Although South Carolina amended its Blaine Amendment in 1973 to allow the distribution of state funds that indirectly benefit private and religious schools, the prohibition against distributing funds that directly benefit such institutions remains in place.

The South Carolina plaintiffs argue that the Blaine Amendment should be removed from the state’s constitution, because the law itself was “born in bigotry and prejudice based on race and religion.”

It was, they say, a “reflect[ion of] the ugly marriage of two prejudices: religious bigotry against immigrant Catholics then coming to America’s shores, and racial prejudice against newly freed slaves whose lives, living conditions, and educational opportunities were being improved by religious missionary organizations.”

In their complaint, the plaintiffs cite the U.S. Supreme Court’s decision in Ramos v. Louisiana (2020), in which the court held that the equal protection clause of the 14th Amendment prohibits laws that are facially neutral, but were motivated by bigotry against and targeted toward a suspect class (which race and religion both are).

While The Associated Press’ headline on the Bishop of Charleston v. Adams case implies that the South Carolina Supreme Court’s decision was appropriate, the case will test the limits of last summer’s Supreme Court decision in Espinoza v. Montana Department of Revenue, in which the high court held that application of Montana’s Blaine Amendment to tax credits for religious schools violated the free exercise clause of the U.S. Constitution.

While stopping short of declaring that Montana’s Blaine Amendment was unconstitutional, the court in Espinoza found the amendment unconstitutional as applied to the state’s prohibition on the use of scholarships—established with state tax credits—to assist students in attending religious schools. 

Writing for the 5-4 majority, Chief Justice John Roberts noted that neutral government benefits otherwise generally available to the public cannot be denied to religious institutions simply because of their religious nature.

Citing the 2017 precedent in Trinity Lutheran v. Comer (a case involving a government grant to resurface playgrounds, in which the court reviewed Missouri’s own no-aid provision and held that the exclusion of churches or religious organizations from an otherwise neutral and secular aid program violated the First Amendment), Roberts said that “disqualifying otherwise eligible recipients from a public benefit ‘solely because of their religious character’ imposes a ‘penalty on the free exercise of religion that triggers the most exacting scrutiny.’”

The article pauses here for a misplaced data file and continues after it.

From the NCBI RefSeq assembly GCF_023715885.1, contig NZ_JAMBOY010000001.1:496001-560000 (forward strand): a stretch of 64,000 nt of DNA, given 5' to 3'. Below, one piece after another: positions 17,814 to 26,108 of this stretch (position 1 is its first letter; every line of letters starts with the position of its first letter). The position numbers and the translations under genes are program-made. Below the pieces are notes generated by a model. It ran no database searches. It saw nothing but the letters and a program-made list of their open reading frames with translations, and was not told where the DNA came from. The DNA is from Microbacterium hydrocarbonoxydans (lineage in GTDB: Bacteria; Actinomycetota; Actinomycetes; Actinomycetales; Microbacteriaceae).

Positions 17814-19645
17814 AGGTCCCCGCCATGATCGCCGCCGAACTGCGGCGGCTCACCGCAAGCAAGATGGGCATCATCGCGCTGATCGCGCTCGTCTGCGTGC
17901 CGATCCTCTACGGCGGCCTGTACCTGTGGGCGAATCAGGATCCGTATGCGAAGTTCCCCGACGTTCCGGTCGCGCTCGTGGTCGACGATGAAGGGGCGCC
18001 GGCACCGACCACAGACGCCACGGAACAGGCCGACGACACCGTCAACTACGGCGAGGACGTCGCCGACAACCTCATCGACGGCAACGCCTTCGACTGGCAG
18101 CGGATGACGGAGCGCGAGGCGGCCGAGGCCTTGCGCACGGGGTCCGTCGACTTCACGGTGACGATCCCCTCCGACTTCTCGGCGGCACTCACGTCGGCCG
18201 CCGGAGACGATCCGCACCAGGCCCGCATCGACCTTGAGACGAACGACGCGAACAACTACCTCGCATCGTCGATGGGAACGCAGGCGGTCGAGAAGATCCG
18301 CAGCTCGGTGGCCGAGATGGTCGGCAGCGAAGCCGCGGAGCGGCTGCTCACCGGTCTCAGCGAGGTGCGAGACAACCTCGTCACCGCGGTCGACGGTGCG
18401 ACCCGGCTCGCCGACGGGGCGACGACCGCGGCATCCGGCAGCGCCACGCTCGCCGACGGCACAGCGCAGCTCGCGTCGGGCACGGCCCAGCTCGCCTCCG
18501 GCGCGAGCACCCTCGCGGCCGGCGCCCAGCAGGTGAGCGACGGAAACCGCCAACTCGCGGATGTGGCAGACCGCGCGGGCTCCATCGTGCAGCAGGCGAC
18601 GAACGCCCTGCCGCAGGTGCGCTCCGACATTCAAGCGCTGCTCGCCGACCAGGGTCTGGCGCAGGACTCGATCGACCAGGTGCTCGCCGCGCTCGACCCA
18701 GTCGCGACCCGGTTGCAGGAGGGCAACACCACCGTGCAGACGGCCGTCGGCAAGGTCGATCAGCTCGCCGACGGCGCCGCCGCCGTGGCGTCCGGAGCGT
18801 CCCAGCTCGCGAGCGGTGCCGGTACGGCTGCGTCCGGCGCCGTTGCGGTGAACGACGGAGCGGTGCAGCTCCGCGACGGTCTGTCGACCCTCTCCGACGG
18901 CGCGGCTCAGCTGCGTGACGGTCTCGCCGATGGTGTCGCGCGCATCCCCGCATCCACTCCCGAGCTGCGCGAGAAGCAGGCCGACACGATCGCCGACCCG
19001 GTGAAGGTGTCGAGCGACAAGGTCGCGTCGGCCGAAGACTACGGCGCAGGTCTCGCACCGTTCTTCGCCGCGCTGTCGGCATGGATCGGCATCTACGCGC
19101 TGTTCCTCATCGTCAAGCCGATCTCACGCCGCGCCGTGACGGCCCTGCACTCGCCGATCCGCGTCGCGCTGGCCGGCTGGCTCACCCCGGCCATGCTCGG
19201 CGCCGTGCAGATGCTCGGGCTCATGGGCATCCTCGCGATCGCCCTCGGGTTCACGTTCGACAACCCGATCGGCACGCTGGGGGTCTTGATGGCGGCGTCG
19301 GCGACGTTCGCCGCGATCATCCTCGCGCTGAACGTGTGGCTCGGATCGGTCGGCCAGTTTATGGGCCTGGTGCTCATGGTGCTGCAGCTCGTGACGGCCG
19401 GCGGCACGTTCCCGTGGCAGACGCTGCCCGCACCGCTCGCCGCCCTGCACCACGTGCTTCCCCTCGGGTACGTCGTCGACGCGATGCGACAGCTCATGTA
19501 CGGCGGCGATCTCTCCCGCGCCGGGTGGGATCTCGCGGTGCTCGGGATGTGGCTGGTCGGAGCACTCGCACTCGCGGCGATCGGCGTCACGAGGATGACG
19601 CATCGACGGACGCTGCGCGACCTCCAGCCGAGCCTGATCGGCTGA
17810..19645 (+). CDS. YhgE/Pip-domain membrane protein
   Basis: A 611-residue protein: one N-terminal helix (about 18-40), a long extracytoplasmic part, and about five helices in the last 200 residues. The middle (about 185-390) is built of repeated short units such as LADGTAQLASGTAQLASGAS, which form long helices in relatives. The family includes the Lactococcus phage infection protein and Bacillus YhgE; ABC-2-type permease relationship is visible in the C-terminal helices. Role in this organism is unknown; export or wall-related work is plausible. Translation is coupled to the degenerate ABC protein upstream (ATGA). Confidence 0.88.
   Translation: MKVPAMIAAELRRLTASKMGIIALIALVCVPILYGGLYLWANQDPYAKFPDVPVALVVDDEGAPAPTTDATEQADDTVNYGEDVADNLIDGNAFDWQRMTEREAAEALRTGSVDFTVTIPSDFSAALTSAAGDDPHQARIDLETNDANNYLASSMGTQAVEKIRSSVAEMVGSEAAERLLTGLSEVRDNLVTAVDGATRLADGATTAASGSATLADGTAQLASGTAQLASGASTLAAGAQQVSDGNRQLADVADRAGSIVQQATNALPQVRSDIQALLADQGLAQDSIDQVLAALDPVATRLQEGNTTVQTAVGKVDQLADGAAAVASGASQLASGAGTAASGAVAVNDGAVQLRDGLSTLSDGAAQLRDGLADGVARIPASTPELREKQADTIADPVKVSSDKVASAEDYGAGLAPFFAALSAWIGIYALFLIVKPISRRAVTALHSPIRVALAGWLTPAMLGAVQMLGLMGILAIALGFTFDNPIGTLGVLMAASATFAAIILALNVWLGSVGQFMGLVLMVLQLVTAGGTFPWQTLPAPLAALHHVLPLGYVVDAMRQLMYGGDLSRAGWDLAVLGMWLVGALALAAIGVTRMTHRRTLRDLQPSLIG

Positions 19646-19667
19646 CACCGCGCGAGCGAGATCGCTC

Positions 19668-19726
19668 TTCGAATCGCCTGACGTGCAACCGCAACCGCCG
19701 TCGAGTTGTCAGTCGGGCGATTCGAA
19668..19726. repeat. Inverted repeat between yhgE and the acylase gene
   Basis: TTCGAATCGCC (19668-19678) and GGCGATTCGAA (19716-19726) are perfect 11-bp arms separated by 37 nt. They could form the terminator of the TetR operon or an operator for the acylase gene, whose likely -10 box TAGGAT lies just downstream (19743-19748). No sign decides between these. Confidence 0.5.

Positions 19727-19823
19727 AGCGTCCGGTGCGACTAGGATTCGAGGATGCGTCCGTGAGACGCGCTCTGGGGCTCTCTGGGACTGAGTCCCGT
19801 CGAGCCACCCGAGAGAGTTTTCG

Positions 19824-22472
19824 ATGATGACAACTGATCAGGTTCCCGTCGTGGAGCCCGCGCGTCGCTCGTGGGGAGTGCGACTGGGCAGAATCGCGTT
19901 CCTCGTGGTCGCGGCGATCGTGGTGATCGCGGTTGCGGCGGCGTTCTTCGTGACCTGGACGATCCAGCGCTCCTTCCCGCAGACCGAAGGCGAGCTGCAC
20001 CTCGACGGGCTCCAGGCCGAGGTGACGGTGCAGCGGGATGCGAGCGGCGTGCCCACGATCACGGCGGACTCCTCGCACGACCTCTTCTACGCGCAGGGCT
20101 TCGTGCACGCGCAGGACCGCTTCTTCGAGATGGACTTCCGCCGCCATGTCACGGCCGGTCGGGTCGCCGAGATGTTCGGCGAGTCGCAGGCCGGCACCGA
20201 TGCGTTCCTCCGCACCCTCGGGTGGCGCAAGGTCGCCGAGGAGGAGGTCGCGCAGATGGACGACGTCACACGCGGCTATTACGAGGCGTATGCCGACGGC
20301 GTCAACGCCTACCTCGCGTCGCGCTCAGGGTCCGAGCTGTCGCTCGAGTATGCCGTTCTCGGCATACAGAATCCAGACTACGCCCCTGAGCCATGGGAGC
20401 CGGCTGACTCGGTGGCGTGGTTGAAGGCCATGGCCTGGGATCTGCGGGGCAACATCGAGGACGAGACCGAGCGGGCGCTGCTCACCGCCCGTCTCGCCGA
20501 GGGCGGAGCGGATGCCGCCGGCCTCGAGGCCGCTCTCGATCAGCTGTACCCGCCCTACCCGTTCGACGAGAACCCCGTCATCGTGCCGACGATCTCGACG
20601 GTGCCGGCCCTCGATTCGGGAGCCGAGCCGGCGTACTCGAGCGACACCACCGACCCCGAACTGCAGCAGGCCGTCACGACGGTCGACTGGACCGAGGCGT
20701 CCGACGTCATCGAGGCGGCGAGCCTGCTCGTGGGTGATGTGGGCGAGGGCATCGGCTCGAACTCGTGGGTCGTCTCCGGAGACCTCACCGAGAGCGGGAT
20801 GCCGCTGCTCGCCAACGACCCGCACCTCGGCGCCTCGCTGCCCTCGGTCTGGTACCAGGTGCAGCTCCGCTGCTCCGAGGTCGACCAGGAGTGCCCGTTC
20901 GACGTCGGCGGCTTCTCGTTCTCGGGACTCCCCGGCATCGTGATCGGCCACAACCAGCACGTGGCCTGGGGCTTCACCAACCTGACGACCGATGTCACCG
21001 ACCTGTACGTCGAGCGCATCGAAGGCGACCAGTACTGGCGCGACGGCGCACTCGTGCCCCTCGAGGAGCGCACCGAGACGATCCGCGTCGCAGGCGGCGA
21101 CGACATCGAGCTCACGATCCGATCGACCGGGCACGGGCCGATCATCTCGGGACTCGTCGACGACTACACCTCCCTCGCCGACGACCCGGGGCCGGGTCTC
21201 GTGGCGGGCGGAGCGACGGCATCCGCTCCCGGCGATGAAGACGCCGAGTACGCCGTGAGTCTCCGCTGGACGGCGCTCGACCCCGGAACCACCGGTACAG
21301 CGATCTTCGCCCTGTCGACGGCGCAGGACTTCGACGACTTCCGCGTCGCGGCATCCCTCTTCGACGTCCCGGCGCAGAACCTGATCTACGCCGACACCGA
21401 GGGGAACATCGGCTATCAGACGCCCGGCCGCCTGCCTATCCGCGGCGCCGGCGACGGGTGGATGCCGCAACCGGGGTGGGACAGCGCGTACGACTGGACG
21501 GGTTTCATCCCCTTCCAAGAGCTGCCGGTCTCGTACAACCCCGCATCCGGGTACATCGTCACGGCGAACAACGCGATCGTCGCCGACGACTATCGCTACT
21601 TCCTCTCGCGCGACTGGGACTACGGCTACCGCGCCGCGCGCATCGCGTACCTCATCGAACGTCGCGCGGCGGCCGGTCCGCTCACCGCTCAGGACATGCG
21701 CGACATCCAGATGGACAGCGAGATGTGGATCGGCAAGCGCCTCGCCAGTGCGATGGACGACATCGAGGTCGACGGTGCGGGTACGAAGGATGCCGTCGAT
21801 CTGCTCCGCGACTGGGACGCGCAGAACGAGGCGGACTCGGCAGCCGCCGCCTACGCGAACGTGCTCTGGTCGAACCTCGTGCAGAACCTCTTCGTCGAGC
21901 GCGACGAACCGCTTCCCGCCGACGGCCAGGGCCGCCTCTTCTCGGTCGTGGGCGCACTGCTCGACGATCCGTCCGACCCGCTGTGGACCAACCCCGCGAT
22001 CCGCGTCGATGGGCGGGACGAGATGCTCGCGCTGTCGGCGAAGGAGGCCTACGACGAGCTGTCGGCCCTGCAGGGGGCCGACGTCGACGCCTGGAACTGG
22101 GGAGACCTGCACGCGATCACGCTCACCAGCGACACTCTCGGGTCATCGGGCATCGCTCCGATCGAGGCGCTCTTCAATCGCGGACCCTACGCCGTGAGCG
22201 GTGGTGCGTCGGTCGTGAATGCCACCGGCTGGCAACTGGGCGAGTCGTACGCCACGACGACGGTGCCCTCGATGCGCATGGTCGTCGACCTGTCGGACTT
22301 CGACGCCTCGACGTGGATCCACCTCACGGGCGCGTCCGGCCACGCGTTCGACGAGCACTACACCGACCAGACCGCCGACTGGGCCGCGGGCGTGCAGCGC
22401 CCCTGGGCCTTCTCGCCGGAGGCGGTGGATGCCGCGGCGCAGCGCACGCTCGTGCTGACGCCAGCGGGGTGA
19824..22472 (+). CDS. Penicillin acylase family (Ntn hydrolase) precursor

In an effort to satisfy the “strict scrutiny” analysis required in free exercise cases, Montana argued that it had a compelling governmental interest in separating church and state “more fiercely” than the U.S. Constitution and the establishment clause. The majority was unpersuaded, stating, “A State’s interest ‘in achieving greater separation of church and State than is already ensured under the Establishment Clause … is limited by the Free Exercise Clause.’”

One distinct feature that may prove significant is that Montana’s Blaine Amendment distinguished between private schools and religious schools, permitting state funds to be distributed to the former, but not the latter. South Carolina’s amendment prohibits the distribution of state funds to both.

Despite the judge’s refusal this week to grant injunctive relief to the plaintiffs, we remain cautiously optimistic that even if the plaintiffs fail in their efforts at the trial court level, the 4th U.S. Circuit Court of Appeals or the U.S. Supreme Court might be more favorably disposed to relegate the state’s Blaine Amendment—born of religious and racial hatred—to the dustbin of history, where it belongs.